• Amoureux D’une Affiche • Well, we hope we’ve managed to pull this one off. Tracy is the only one of us that’s bilingual, but her other language is Spanish. The song, as far as we can make out, is about being in love with a poster of a girl who isn’t wearing much. One line translates into English as “Two sirs raise their eyes towards my naked thighs” - Ooh la la! One of the main things that attracted us to Laura Ulmer’s spirited yé-yé gem, was its brash, almost punk fervour; a sound and style which, in retrospect, a fair few 60s French pop tunes seem to have. It also, of course, has that killer ‘la la la la la’ vocal hook and a cracking little arpeggio guitar riff that’s very Primitives.
• Where Will You Be? • “You Just Gotta Know My Mind” might have been the more obvious song for us to cover from Dana Gillespie’s “Foolish Seasons” album, seeing as we used to have a song called “You Don’t Know” (only ever played live and not very good) that sounded just a tinsy bit similar. We opted instead for this dreamy, anthemic heart melter.
• Single Girl • Unlike everything else on the album, this Sandy Posey song was an international hit record. We’d forgotten all about it until recently, but hearing it afresh, we decided it would be a good one to include. What at first appears to be the standard, lonely woman must find a man type scenario, soon slips into somewhat more illicit territory, with talk of having rent to pay, followed by the line “I need a night time love, to get me through the day”. Could be all perfectly innocent, but it does seem as if something a little saucier is being implied.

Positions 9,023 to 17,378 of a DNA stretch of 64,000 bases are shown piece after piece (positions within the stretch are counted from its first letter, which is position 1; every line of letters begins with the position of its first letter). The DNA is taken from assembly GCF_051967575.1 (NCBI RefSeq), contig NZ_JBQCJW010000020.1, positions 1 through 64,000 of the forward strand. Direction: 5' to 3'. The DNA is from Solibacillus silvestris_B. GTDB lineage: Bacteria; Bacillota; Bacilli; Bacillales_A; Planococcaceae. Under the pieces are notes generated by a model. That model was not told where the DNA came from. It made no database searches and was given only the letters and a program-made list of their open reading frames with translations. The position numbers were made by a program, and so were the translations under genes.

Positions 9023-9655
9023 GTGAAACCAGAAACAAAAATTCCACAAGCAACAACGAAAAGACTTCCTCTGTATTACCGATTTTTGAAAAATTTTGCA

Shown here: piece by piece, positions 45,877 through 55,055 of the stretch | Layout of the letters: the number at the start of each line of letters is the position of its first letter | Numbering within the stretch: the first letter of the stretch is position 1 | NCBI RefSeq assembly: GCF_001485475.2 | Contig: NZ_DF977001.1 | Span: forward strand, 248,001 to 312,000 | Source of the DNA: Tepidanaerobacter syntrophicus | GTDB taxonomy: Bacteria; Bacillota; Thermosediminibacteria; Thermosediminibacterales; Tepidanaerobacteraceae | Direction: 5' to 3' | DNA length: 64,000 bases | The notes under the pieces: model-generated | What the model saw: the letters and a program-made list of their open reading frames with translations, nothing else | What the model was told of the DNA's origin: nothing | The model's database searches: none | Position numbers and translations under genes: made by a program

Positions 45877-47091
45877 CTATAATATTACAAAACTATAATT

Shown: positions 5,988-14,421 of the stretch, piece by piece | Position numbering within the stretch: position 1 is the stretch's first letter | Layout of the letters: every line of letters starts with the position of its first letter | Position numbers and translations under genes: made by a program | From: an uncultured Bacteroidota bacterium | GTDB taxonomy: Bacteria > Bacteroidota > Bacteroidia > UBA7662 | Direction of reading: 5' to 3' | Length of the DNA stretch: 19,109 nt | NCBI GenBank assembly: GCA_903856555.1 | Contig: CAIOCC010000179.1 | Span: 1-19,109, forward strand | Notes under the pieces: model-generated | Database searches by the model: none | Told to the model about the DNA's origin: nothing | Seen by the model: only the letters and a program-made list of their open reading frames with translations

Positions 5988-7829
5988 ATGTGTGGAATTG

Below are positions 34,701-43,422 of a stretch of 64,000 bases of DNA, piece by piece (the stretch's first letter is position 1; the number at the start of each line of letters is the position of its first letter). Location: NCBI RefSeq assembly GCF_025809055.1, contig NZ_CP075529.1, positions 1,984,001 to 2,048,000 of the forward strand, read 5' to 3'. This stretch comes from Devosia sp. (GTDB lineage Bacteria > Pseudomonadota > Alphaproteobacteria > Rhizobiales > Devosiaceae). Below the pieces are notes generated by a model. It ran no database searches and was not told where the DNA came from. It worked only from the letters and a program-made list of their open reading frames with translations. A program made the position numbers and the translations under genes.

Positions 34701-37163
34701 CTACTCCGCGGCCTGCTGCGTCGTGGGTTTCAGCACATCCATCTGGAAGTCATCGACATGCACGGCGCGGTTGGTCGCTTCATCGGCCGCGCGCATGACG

• Who Are You Trying To Fool? • Little Anne’s soul shouter, which resurfaced in the 90s, starts off with the vocals sounding quite restrained, but soon builds into an octave jumping frenzy. We tried it like that, but it didn’t sound very Primitives, so we resorted to our original plan, which was to take a full throttle 60s soul tune and calm it down a bit, i.e., the opposite of when soul singers would tear into hits by the Beatles, etc.
• Time Slips Away • Shocking Blue, a female fronted band who had a few other good tunes besides the one big hit that they’re mainly remembered for. Can’t help feeling a bit of an affinity, so of course we had to do one of theirs.
• Wild Flower • There’s something unwittingly psychotic about The She Trinity’s “Wild Flower”. We’ve ramped up the mayhem with bongos, feedback and amp kicking, as you do. We also decided to uphold the tradition of me singing two songs per album, so it’s another one with me on lead vocals.